How Do I Become a Pediatric Home Health Care Nurse?

A desire to work with children outside of a regular hospital environment may have you wondering how to become a pediatric home health care nurse. While pediatric nurses may work in a variety of settings, including clinics, hospitals and doctors’ offices, a pediatric home health care nurse works with children in their homes who have qualified for in-home care on the basis of their ongoing on chronic medical needs.

Becoming a Pediatric Nurse

The first step you’ll need to take is to become a pediatric nurse. To become a registered nurse you will need to complete an associate’s or bachelor’s degree in nursing, then take and pass the national licensing exam (NCLEX). Some nurses first become licensed vocational nurses or licensed practical nurses (LVN or LPN) on their way to becoming RNs, gaining skills as they work. If you know you have an interest in pediatrics, look for a nursing school that will allow you plenty of opportunity for clinical pediatric experience (please also see: How Do I Find Out What Clinical Experiences a Nursing School Offers?).
Once you are an RN with the requisite number of pediatric clinical hours, 1800 hours within two years, you can sit for the pediatric certification exam to become a certified pediatric nurse (CPN). You may not need to be a full-fledged CPN in order to begin working in pediatric home health care, but it’s an option you may want to pursue. Currently over 20,000 nurses hold the credential, including some who work in home health care.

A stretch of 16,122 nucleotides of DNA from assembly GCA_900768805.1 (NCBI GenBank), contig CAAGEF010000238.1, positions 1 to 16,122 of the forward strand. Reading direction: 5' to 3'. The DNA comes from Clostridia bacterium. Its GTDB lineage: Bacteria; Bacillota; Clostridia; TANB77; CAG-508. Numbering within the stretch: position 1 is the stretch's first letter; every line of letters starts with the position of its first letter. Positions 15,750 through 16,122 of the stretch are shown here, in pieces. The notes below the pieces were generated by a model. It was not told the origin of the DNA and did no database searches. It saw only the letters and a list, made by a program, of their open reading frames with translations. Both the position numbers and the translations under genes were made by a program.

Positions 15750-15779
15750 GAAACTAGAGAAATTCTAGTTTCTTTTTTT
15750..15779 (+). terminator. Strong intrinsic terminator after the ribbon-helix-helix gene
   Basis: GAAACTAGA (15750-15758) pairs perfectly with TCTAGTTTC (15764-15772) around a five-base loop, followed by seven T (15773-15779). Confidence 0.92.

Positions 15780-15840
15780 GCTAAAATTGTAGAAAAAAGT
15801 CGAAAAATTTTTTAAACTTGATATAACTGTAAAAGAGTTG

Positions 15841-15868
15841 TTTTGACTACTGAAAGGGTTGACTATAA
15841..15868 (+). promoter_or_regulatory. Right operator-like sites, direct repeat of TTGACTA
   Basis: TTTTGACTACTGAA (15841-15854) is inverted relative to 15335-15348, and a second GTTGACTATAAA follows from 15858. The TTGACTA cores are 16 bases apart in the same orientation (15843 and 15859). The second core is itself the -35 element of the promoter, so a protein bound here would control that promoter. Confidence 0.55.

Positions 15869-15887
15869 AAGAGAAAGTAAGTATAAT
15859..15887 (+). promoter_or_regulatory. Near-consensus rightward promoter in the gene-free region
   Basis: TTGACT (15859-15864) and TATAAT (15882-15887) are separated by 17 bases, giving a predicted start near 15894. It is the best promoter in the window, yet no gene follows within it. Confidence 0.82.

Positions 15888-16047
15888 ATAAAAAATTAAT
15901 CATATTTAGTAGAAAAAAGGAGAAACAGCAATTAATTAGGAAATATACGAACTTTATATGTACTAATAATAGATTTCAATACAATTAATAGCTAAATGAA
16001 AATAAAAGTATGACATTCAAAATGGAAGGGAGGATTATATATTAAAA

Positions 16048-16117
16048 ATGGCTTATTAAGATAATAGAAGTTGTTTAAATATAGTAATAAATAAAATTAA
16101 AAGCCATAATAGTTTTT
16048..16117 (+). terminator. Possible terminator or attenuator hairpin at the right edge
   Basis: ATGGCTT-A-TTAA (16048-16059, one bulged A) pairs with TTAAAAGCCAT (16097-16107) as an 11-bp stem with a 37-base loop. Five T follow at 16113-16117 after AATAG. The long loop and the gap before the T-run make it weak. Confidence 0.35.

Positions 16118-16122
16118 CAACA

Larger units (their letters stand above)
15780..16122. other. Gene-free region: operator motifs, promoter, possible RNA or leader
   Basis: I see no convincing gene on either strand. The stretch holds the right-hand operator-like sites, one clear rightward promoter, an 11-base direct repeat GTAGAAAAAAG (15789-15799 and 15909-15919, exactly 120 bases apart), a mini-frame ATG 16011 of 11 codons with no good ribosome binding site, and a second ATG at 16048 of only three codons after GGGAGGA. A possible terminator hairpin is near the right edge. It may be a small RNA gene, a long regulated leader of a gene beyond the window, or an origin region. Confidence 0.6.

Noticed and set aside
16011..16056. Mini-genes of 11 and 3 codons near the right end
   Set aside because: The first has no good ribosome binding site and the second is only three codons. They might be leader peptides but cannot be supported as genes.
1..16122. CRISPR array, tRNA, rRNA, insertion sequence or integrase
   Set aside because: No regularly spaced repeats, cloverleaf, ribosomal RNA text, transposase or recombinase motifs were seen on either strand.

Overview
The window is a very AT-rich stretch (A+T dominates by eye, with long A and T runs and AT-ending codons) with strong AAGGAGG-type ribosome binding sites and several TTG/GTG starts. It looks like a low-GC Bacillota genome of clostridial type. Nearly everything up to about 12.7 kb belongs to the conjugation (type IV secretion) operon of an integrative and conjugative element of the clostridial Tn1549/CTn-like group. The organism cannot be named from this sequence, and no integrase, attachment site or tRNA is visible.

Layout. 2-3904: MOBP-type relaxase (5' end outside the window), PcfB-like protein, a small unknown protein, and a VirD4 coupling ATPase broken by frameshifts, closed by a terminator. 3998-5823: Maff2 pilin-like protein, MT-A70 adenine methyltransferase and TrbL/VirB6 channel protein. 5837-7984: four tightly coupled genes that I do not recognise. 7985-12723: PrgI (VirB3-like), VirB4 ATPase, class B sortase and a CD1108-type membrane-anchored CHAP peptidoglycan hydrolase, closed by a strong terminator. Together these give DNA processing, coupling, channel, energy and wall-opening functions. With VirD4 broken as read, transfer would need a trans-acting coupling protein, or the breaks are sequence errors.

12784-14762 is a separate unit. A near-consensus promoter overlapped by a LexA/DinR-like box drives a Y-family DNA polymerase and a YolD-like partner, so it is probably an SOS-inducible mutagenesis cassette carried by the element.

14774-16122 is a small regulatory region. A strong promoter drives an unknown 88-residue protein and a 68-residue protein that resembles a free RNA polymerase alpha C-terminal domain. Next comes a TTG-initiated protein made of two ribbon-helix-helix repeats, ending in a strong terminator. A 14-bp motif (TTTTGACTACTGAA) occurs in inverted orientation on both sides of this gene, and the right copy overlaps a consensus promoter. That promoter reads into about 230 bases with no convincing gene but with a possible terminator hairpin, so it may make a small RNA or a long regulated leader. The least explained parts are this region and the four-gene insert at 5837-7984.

The Pediatric Home Health Care Role

While paths to working in pediatric home health care might differ slightly, the end result is the rewarding work of helping children and their families in their home. Pediatric home health nurses work regular hours with infants, children and teens (ages 0-20) who need medical support in their home environment. Children qualify for services by being deemed medically fragile and in need of ongoing professional nursing care. Often it is decided during hospital discharge that a child needs continued care in the home. Pediatric home health nurses work with children in all sorts of situations, from premature infants to children with chronic illnesses whose cardiac, respiratory or neurological systems are compromised in some way. Sometimes children will be on ventilators or feeding tubes, so it will be important for pediatric nurses to be qualified to handle such equipment.

A pediatric home health nurse will take a child’s medical history, answer family questions, and establish the care schedule that works best in the home. Nurses create a plan of care (POC) for each patient, which is submitted to the child’s doctor for approval. Such plans are also submitted to insurance companies; a working knowledge of how the insurance field affects medical home care for children will likely be part of the nurse’s role.

One advantage of pediatric home nursing is that the nurse gets to serve specific children and families potentially long-term. The setting provides opportunities to get to know patients and the challenges they face in a deeper or more daily way than you might be able to do in a more traditional hospital role. If you find that element of the job appealing, then looking into how to become a pediatric home health care nurse may be a very good idea.